About Me
About Me, Nanette Mickle
My name is Nanette Mickle and I am a wife and the mother of three wonderful children, three mostly wonderful cats, and a well-loved loyal Australian Shepherd.  I am an avid gardener, long-time Purple Martin landlord, and a Purple Martin scientific researcher.  In my backyard, I have a 78 cavity colony of Purple Martins.

I have always had a passion for birds and nature in general.   When surrounded by nature, I feel a soul reaching connection which makes my day's worries and strife lessen their grip.

I will give away my age by admitting that Marlin Perkins (the man back then who does what Jack Hanna does now) was my childhood hero.  In college, initially, my major was Biology and Environmental Studies but upon the advice of someone I highly respected, I switched it to the much more ‘practical' major of Business Administration, a decision I was later to regret.

Many years later, after my children were (almost) raised, I threw caution to the wind and began to listen to my “inner biologist.”  I completed  beginning and advanced bird banding training and have been banding for the MAPS (Monitoring Avian Productivity and Survivorship) (www.birdpop.org) program at  Environmental Studies on the Piedmont (www.envstudies.org) since 2007.  I am a member of and mentor for the Purple Martin Conservation Association (www.purplemartin.org) and have participated in their Project MartinWatch and Scout-arrival Study since 2003.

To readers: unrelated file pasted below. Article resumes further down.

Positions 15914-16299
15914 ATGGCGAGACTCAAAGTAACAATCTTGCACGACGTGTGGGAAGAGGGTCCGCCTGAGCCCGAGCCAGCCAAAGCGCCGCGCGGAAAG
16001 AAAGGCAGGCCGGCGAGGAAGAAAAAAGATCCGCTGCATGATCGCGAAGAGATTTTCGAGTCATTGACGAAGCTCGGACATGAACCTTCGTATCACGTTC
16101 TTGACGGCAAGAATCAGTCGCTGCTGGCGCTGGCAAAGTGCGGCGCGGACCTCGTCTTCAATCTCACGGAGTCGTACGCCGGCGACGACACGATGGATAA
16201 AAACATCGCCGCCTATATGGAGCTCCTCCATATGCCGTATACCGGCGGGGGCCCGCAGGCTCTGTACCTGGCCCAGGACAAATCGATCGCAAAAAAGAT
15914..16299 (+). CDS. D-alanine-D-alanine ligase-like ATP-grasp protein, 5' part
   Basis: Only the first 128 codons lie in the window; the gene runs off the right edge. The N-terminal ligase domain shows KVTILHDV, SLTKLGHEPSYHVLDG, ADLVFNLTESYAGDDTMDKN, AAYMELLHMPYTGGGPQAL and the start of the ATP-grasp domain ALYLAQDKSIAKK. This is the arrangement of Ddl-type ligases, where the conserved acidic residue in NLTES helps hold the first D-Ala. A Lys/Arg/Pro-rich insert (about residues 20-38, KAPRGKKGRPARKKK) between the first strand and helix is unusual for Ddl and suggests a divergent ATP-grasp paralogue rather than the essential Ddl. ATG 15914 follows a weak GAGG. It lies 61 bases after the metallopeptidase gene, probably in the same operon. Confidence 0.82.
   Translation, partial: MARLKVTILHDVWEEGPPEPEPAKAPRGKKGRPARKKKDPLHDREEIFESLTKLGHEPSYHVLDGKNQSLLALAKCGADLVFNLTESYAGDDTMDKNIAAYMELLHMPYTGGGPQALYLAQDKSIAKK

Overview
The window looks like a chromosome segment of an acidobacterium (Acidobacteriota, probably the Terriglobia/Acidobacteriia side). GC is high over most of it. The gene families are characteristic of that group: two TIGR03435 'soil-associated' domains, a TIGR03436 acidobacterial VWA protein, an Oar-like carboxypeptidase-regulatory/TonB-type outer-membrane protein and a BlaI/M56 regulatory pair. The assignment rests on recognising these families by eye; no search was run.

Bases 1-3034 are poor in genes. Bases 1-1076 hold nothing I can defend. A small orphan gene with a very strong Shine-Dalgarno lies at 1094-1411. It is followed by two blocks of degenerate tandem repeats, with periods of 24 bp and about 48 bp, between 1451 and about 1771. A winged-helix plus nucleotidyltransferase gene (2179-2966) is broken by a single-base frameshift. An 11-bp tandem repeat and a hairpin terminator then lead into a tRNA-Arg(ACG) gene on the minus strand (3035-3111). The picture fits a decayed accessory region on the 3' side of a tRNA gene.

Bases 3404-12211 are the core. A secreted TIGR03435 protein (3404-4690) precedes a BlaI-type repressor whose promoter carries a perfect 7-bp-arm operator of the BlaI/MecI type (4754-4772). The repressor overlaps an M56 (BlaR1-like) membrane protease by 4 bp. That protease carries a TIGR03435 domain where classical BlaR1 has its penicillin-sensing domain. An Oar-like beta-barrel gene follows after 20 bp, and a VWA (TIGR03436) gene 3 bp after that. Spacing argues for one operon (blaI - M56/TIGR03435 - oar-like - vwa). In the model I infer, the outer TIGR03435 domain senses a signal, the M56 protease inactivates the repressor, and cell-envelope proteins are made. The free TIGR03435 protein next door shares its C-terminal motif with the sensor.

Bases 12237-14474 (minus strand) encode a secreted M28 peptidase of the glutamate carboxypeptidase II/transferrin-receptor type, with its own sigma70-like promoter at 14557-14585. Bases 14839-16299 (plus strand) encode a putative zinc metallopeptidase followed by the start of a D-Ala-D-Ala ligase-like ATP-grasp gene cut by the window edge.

In 2009, I began volunteering as a researcher for the Smithsonian Conservation Biology Institute under Dr. M. Victoria McDonald where I work with and band their 100+ cavity PUMA (PUrple MArtin) colony. I also initiated my own geolocator study. In 2011, I began collaboration on tracking Purple Martin migration using geolocators with Dr. Bridget Stutchbury (http://www.yorku.ca/bstutch/index.htm) of York University in Canada.

In addition to my research, I am routinely engaged by schools and organizations to educate the public about the value of bird banding for bird conservation, about Purple Martins and research using geolocators.  I give presentations at schools, give talks to conservation groups, and create and man educational displays at functions including the Smithsonian's Autumn Conservation Festival and the Gone to the Birds Festival in Richmond VA. These educational opportunities come with their own expenses, which are not covered by grants, and I do not charge schools or sponsers for these events.

Although I have received support in the form of grants from several organizations such as the North American Bluebird Association, Wilson Society, Eastern Bird Banding Association, Purple Martin Conservation Association, and generous Purple Martin ‘landlords’, this funding does not entirely cover my research and education program costs.   Hence, in 2012, I decided to start selling the jewelry I design and hand craft through a formal business and earmark all the profits to support my research and public education expenses.  I reasoned people could receive a beautiful piece of nature inspired jewelry and donate money to a good cause at the same time!

The joy of transforming a bit of raw silver into a piece of artwork is as soul satisfying as handling a wild bird, especially knowing that what I am doing may help to ensure its future.
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